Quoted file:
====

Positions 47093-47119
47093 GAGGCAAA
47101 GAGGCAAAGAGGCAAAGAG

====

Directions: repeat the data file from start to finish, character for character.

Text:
Positions 47093-47119
47093 GAGGCAAA
47101 GAGGCAAAGAGGCAAAGAG